TRuST CO. V. CONDON.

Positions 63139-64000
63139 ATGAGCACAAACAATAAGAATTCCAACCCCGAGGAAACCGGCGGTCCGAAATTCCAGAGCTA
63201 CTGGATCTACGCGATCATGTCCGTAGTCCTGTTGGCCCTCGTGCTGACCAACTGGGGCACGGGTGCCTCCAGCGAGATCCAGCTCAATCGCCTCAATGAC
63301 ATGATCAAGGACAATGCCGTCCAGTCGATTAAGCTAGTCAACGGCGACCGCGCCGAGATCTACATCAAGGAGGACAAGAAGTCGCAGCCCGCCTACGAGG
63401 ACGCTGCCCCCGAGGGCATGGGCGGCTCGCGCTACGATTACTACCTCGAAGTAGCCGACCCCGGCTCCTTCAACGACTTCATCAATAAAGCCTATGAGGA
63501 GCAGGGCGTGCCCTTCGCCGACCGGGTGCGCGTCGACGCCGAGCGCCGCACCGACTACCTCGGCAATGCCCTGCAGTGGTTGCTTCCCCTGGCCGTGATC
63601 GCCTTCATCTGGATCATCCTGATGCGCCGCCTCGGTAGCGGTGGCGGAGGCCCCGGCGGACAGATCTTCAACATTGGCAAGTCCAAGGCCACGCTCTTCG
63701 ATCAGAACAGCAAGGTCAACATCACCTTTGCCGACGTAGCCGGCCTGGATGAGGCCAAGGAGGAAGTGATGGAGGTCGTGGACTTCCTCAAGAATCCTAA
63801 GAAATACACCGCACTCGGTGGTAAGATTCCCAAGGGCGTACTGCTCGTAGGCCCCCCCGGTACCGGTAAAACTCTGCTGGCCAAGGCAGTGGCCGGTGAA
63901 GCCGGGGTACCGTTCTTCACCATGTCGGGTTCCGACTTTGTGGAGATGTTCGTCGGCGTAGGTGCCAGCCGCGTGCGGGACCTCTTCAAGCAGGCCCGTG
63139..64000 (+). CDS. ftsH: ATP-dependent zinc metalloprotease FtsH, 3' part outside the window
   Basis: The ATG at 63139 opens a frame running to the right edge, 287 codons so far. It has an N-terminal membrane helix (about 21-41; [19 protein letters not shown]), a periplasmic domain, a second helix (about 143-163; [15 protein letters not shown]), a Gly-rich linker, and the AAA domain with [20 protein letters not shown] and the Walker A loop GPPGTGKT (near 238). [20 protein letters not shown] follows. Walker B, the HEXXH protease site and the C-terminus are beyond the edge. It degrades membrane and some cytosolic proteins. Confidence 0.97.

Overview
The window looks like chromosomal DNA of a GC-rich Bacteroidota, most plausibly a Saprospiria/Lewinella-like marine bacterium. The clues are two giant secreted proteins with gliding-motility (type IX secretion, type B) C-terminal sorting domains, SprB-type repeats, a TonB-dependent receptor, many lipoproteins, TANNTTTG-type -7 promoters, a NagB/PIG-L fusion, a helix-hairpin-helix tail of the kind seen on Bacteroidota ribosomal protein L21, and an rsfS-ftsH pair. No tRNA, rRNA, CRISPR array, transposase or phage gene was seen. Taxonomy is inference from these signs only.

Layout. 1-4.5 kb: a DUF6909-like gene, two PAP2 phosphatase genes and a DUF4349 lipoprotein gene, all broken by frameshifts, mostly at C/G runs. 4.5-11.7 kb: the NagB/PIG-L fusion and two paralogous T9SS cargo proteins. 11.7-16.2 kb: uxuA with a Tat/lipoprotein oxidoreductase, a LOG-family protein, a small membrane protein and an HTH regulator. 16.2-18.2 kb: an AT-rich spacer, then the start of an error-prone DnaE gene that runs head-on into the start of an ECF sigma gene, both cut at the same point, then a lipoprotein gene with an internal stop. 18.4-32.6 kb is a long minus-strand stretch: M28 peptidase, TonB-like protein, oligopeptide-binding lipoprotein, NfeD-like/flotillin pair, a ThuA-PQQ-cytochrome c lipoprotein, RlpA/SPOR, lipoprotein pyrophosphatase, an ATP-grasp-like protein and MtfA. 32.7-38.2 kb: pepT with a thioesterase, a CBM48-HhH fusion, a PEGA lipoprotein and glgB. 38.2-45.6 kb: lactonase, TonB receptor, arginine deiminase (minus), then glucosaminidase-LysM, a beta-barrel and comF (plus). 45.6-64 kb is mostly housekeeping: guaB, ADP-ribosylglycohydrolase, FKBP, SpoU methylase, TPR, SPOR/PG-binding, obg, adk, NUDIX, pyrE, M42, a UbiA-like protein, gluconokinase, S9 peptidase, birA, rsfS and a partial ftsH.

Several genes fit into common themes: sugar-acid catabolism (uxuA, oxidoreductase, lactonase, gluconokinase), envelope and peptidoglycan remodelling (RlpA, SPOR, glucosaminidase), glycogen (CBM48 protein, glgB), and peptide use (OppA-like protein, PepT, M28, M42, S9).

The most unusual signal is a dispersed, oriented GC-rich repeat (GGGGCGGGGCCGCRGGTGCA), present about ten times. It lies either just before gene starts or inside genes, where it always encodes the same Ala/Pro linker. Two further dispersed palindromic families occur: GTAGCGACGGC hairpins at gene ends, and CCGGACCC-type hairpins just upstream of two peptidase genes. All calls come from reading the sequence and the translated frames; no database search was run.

him from a share in the fund for subcontractors. The same result must be reached with reference to Burgin. Burgin's work was all done in 1888 and 1889. 'For more than 18 months he took no steps whatever to perfect either a principal or subcontractor's lien. He filed no notice of any kind with the railroad company, and cannot be allowed to share in the subcontractors' fund. Reference is made in the brief of counsel for the trust company to the alleged error of the master and the court below in allowing certain right of way claims reduced to judgment in favor of Dunn & Patty and Hegdon & Chastain. There is no sufficient assignment of error to require our examination of the validity of these claims, but, even if there were, we think that the court below properly allowed them. A question presented on this appeal is whether, under the tax laws of Tennessee, applicable to railroads, the state and the county are entitled to collect 10 per cent. penalty because of the delinquency of the railroad company in paying the taxes admitted to be due. The collection of delinquent taxes on railroad companies is regulated by chapter 78, Acts 1875, p. 100, entitled "An act declaring the mode and manner of valuing the property of railroads for taxation and the amendments thereto," which are codified in chapter 5, tit. 5, pt. 1, Mill. & V. Code, §§ 669-708, inclusive, entitled, "Of the assessments and taxation of railroad companies." After the special provisions for assessing railroad property, section 704 provides as follows: